About the Program
The Designated Emphasis (DE) in Science and Technology Studies (STS) is a program of training in the social studies of science, technology, and medicine for Berkeley and UCSF PhD students from any home department. Students who are accepted into the program and complete its requirements will be in a strong position to excel within STS-related fields.
Students in this program receive a rigorous grounding in the studies of knowledge production and technological change. The program also facilitates a deeper involvement with the lively interdisciplinary research community at Berkeley dedicated to understanding the dynamic relations among science, technology, and social and political formations.
For current DE students, small grants are available for STS-related conferences and fieldwork.
To be admitted to the Designated Emphasis in Science and Technology Studies, an applicant must already be accepted into a PhD program at the University of California, Berkeley. For further information regarding admission to graduate programs at UC Berkeley, please see the Graduate Division's admissions website.
How to apply for the DE:
- One-page letter of intent summarizing research interests, educational or employment background, and any related coursework in areas related to Science and Technology Studies;
- A list of courses the student would use to satisfy the elective requirement (optional but encouraged);
- A writing sample (e.g., a paper you have written for a UC graduate course) that is indicative of your research interests; and
- Letter of recommendation from a member of the Science and Technology Studies Affiliated Faculty group.
Designated Emphasis Requirements
|STS C200||Topics in Science and Technology Studies||3|
|STS C250||Science and Technology Studies Research Seminar||3|
|Select three electives that place a critical engagement with science, technology and/or medicine at their core (see sample electives below)|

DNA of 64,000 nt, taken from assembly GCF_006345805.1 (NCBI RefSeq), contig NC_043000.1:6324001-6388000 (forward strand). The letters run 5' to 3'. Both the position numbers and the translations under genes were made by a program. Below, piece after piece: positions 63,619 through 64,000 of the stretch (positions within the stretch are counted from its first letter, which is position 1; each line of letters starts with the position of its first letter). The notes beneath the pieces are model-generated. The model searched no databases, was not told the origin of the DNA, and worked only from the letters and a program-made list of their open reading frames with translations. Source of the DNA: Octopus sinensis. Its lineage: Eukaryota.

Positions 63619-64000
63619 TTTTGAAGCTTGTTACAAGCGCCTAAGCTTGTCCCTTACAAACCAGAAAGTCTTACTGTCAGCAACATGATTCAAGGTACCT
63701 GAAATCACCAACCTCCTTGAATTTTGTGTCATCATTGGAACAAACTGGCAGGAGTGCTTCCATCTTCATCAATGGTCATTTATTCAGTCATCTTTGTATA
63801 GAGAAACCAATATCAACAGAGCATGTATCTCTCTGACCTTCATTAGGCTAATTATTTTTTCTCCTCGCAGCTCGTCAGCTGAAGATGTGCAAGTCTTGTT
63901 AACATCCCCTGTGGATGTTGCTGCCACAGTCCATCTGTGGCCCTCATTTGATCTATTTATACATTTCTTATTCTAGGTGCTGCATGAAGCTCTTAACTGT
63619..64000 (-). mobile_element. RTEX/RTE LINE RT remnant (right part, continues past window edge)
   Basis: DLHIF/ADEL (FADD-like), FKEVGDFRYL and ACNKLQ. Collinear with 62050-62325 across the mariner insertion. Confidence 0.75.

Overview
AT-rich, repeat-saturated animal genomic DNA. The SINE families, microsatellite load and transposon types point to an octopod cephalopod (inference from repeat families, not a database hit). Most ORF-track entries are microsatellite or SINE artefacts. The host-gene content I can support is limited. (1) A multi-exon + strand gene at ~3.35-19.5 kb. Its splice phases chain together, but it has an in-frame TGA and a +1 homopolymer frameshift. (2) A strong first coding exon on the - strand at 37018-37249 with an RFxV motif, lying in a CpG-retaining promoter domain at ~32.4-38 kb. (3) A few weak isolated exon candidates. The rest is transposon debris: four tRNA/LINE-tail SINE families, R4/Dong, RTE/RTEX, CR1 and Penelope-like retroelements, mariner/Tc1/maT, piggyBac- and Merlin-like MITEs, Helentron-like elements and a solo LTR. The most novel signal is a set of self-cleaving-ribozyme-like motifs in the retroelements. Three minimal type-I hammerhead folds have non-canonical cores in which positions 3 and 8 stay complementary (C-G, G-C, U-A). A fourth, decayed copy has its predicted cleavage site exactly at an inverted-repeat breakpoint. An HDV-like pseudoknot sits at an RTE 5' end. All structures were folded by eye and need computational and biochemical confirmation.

Students are also required to take three elective courses that place a critical engagement with science, technology and/or medicine at their core. To foster interdisciplinarity, no more than two of these electives can be taken from the student’s home department. As a package, the three elective courses are expected to enhance the student’s capacity to understand and analyze how science and technology operate through and within ethical, historical, social, or cultural formations. Courses listed on the DE website are acceptable. If the student wishes to have a course not listed count, he or she should send an email to the head graduate adviser, including the syllabus for the course and a justification for why it should be acceptable.
Below is a partial list of approved electives:
|ANTHRO 210||Special Topics in Biological Anthropology||4|
|ANTHRO 219||Topics in Medical Anthropology||4|
|ANTHRO 250G||Seminars in Social and Cultural Anthropology: Anthropology of Ethics||4|
|ANTHRO 250X||Seminars in Social and Cultural Anthropology: Special Topics||4|
|ANTHRO 280C||Seminars in Area Studies: South Asia (“Hope and Futurity”)||4|
|CY PLAN 254||Sustainable Communities||3|
|ENGLISH 203||Graduate Readings (On Life)||4|
|ESPM 256||Science, Technology, and the Politics of Nature||3|
|ESPM 260||Governance of Global Production||3|
|ESPM 261||Sustainability and Society||3|
|GEOG 203||Nature and Culture: Social Theory, Social Practice, and the Environment||4|
|GWS 232||Transnational Feminist Approaches to Knowledge Production||4|
|GWS 237||Transnational Science, Technology, and New Media||4|
|HISTORY 275S||Core Courses in the Literature of the Several Fields of History: History of Science||4|
|HISTORY 280S||Advanced Studies: Sources/General Literature of the Several Fields: History of Science||4|
|HISTORY 290||Historical Colloquium||1|
|INFO 203||Social Issues of Information||3|
|INFO 205||Information Law and Policy||3|
|INFO 290A||Course Not Available (The Future of Storytelling)|
|PB HLTH 213A||Family Planning, Population Change, and Health||3|
|PB HLTH 222A||Biomedical Innovation Policy||3|
|PUB POL 282||Environment and Technology from the Policy and Business Perspective||4|
|RHETOR 104||Rhetorical Theory and Practice in Historical Eras||4|
Your PhD qualifying exam committee must include at least one member of the DE affiliated faculty who will evaluate your knowledge related to the designated emphasis.
Your PhD dissertation topic must be related to Science and Technology Studies, and your PhD dissertation committee must include at least one member of the DE affiliated faculty who can evaluate it from that perspective.
Students may be asked to be a GSI (graduate student instructor) for STS C100 or other courses that the center might develop.
Professional Development Activities
The Center for Science, Technology, Medicine, & Society provides many opportunities for professional development. The STS Working Group meets regularly to discuss STS texts and provide feedback on presentations, job talks, and other aspects of an academic career. Students are welcome to partake in masterclasses with visiting speakers in our colloquium series. Students are also invited to organize a conference on their general topic, with the assistance of the center.
Graduate Group in Science and Technology Studies
543 Stephens Hall
Massimo Mazzotti, PhD (History)
Head Graduate Advisor
David Winickoff, JD, MA (Bioethics and Society)
115 Giannini Hall
Graduate Student Affairs Officer
543 Stephens Hall